For a second consecutive year, no leader in Africa has been deemed worthy of the $5 million Ibrahim Prize for Achievement in African Leadership. The foundation’s prize committee announced Monday that it had decided not to award the prize — the fourth time there has been no winner in its seven-year history.
Winners must be democratically-elected leaders who have stepped down in the past three years after serving their constitutionally mandated term, and have demonstrated “excellence in office.” The committee’s failure to again find a prize winner has led some to comment that its selection criteria are too narrow, and should be broadened to include those showing leadership in civil society.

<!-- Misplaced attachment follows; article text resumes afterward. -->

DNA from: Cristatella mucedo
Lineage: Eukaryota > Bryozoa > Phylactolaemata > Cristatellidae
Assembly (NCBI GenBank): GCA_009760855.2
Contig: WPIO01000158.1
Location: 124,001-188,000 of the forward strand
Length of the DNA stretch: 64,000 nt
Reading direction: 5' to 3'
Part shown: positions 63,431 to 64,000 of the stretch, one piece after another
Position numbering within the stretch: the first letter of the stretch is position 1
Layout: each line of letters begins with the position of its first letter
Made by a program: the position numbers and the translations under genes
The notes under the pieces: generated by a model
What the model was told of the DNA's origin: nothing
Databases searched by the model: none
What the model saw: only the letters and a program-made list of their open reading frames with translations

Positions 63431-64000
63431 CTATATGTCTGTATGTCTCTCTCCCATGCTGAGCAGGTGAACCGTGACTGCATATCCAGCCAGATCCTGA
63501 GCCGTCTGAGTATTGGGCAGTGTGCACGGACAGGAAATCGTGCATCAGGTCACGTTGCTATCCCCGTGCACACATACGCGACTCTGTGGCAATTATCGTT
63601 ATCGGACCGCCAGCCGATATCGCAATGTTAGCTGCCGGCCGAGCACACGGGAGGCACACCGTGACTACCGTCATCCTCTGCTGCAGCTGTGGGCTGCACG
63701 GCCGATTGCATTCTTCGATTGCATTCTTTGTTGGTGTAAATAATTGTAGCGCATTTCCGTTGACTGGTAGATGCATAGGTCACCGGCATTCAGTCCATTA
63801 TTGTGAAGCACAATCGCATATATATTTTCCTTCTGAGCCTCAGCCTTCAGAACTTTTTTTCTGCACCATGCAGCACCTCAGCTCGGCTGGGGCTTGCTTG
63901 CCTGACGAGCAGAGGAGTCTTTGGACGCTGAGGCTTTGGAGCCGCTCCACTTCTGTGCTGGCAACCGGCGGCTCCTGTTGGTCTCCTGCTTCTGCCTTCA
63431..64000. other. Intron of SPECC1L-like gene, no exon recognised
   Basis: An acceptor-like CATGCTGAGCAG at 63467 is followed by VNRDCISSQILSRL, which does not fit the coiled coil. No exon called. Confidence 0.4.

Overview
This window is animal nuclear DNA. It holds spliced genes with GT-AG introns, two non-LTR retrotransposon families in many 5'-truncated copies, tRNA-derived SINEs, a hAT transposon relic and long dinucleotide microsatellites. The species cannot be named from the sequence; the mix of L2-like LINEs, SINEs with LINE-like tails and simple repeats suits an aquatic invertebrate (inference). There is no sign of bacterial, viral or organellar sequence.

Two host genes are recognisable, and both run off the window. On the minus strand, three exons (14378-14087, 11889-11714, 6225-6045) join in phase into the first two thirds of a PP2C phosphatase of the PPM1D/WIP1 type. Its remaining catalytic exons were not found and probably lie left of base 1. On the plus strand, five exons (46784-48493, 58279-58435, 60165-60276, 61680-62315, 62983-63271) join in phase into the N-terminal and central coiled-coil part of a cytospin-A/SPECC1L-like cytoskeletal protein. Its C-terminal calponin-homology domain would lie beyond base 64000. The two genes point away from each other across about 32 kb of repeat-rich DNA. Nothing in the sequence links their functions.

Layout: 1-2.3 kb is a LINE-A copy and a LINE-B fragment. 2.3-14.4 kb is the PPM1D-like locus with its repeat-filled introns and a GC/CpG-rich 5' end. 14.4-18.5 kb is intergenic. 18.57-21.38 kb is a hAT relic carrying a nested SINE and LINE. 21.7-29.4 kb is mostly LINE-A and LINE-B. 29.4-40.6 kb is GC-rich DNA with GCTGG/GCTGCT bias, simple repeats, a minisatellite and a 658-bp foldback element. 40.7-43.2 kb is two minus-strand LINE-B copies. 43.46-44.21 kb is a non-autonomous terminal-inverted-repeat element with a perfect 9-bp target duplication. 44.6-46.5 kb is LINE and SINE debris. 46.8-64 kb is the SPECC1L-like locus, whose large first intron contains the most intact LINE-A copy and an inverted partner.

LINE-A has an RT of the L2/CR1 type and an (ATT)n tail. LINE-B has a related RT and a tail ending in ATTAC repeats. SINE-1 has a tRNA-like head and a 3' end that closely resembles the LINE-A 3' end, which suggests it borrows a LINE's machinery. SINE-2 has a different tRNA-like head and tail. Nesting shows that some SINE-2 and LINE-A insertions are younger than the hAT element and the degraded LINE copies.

But Ibrahim, a Sudanese-born telecommunications businessman and billionaire, who created the foundation in 2006, defended the prize. “Most African countries are new states — some of the states did not exist 70 years, 50 years ago,” he said, adding, “In established democracies there are some kinds of checks and balances, but at the early stages in a state’s formation the power of the president is huge … And we need really to point the finger at where the responsibility lies.